With the start of the regular season closing upon us, it’s high time to divulge some of my personal predictions. I put these together before the preseason schedule kicked off for Kevin Nesgoda of Sonics Rising, who is planning on releasing overall standings predictions from several SB Nation writers, as well as rankings of the NBA’s starting players, head coaches and benches, throughout the course of this week — so be sure to look for them!
My methodology isn’t some complicated formula — not yet anyways — but it did involve plenty of projections for both offenses and defenses of all 30 teams. I relied heavily on individual playtype data from NBA Stats and factored in other individual and team statistics from last season. Then my subjective analysis, or if you prefer, my gut instincts had the final say, factoring in the likelihood of injury, playing time estimations, etc.
For the first time in 21 years, the Lakers will not be dependent on Kobe Bryant so the team’s fate now entirely lies in their future core. That’s good from a developmental perspective, but they’ve got a long, long way to go and I’m far from sold on this currently constructed group. Like the masses, I trust Luke Walton more than Byron Scott, yet he will have his hands full with a roster that will only show sporadic instances of good basketball. Can they remain focused through the course of the year and not be tempted to spend more time in the bright lights of L.A.? One of the better case scenarios would include D’Angelo Russell maturing significantly, Timofey Mozgov not completely flopping and Julius Randle adding more dimensions to his game.
14. Phoenix Suns
Devin Booker will be an offensive juggernaut, perhaps even earn his first All-Star bid, but his teammates are huge question marks. Marquese Chriss and Dragan Bender cannot be counted on for the foreseeable future and the threat of injury/underperformance from key players like Tyson Chandler, Eric Bledsoe and Brandon Knight is high. There’s plenty of individual talent in Phoenix, but it’s hard to imagine it coming together this season.
13. Sacramento Kings
The Kings are this decade’s rinse and repeat team. In the last six seasons, they’ve finished with mediocre win totals and have failed keep the same head coach around for two full seasons. I’m a fan of Dave Joerger and think he is as likely as anyone not named Popovich to be able to change a culture, but then again I was high on Mike Malone and we all remember his fate. DeMarcus Cousins will play at an All-Star level, but the rest of the roster is as inspiring as the thought of eating stale leftovers for an entire week.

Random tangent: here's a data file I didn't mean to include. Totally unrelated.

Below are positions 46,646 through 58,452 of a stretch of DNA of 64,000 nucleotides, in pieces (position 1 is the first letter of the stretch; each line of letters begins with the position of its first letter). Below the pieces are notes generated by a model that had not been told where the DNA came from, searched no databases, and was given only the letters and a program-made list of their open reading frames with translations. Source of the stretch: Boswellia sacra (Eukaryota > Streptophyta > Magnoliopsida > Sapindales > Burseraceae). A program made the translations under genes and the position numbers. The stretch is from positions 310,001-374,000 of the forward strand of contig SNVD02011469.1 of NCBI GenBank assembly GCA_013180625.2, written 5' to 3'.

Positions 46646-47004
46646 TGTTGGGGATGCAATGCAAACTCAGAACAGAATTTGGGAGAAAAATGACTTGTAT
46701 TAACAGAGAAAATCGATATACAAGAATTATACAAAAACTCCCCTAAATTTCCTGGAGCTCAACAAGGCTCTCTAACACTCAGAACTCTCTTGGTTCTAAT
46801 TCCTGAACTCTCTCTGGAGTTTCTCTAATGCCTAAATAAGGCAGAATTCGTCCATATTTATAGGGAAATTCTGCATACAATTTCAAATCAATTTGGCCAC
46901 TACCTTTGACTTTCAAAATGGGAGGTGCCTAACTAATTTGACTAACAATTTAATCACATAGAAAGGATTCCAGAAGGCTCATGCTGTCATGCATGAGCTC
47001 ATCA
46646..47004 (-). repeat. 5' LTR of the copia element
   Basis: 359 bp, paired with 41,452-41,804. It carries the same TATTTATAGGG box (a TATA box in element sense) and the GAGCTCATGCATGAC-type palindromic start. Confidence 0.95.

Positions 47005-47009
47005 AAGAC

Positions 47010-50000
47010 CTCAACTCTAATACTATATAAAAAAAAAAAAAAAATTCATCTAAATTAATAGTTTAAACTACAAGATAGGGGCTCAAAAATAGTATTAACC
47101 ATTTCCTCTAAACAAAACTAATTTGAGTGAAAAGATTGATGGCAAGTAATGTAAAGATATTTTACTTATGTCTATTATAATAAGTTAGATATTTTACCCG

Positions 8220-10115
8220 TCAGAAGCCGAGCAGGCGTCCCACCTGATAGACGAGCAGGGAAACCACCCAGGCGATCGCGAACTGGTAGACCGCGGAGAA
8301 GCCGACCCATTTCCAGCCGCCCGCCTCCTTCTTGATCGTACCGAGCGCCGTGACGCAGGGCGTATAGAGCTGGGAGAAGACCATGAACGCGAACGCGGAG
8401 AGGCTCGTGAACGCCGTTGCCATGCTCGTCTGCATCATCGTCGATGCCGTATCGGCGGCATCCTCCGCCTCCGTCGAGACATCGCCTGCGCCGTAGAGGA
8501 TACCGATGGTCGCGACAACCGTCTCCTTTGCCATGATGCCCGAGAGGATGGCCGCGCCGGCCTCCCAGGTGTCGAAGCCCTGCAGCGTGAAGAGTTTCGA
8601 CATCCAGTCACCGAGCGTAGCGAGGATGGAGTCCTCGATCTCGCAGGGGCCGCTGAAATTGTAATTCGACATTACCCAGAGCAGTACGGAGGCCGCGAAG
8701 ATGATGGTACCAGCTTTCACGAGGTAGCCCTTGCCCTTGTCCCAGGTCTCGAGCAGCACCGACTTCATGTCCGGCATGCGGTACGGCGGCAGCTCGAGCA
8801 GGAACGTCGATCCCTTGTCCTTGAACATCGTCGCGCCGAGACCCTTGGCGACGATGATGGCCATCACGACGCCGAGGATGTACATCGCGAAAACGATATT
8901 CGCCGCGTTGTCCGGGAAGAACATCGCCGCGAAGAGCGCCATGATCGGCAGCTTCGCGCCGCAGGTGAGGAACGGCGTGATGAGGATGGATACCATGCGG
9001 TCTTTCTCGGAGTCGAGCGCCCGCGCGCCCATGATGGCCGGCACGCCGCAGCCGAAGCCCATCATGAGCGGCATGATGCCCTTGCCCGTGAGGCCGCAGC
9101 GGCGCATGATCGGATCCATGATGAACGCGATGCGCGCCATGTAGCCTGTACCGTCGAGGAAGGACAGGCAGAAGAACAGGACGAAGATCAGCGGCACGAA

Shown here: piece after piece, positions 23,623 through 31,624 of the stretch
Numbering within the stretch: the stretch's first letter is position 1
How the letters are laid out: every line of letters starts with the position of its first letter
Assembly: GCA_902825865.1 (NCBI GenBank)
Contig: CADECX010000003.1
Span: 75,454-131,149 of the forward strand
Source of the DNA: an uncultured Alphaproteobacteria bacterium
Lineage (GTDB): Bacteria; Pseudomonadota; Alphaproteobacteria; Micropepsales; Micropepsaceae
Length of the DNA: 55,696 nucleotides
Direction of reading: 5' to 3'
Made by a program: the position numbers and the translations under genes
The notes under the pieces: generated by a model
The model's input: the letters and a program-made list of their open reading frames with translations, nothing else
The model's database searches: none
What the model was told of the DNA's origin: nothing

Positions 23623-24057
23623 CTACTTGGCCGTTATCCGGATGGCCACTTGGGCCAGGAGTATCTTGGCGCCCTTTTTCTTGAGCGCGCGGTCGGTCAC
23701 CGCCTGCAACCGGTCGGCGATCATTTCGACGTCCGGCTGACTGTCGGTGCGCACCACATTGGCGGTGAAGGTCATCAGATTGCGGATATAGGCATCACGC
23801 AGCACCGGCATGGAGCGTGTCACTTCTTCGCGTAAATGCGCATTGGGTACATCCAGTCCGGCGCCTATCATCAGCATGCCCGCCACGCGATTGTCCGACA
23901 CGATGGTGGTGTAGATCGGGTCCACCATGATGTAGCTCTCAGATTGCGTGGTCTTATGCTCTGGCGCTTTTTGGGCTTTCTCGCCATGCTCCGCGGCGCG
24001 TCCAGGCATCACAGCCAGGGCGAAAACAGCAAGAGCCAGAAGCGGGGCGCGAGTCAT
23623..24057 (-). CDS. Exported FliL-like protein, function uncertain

12. Dallas Mavericks
I feel the Mavericks are destined to be one of the biggest disappointments: Deron Williams and Andrew Bogut are as likely to be found in suits as uniforms, Dirk Nowitzki is several years removed from being able to carry a team, and Harrison Barnes will not change his spots. It also doesn’t help that Wesley Matthews has yet to prove he can return to pre-injury levels and the useful trio of Chandler Parsons, Zaza Pachulia and Raymond Felton have skipped town.
11. Denver Nuggets
The Nuggets have a superb collection of talent and a solid head coach/GM combination, but it’s not their time yet. The team needs a star to emerge, but I don’t like Emmanuel Mudiay’s odds of morphing into one anytime soon. However, Denver will give fans reasons for optimism with improvements on both sides of the ball that should result in a few more wins than last year’s total of 33.
10. Houston Rockets
For a team that struggled defensively last season, going all in on the offense this summer was akin to throwing gasoline on a fire. The hiring of Mike D’Antoni and the signings of Ryan Anderson and Eric Gordon will result in more points, but the defense should border the line of historically bad in franchise history. Also, I believe the move of James Harden to point guard is going to backfire — his scoring efficiency will dip from the additional load on his shoulders and the turnovers will eventually disillusion him. Many NBA teams are just too versatile, talented and capable of performing in today’s fast-paced landscape for Daryl Morey’s latest plan to enjoy large amounts of success.
I expect the Pelicans, Timberwolves and, yes, the Trail Blazers, to find themselves all vying for the final two playoff seeds in the Western Conference. However, the Pelicans will ultimately fall short with a record around .500 in large part because they fail to overcome the early season absences of Jrue Holiday, Tyreke Evans and Quincy Pondexter. The good news is Anthony Davis reclaims the title of one of the best players in the NBA, the defense takes at least one step forward thanks to marked improvement in the intensity category, and Buddy Hield proves to be a more complete player than anyone imagined following a mixed summer league bag.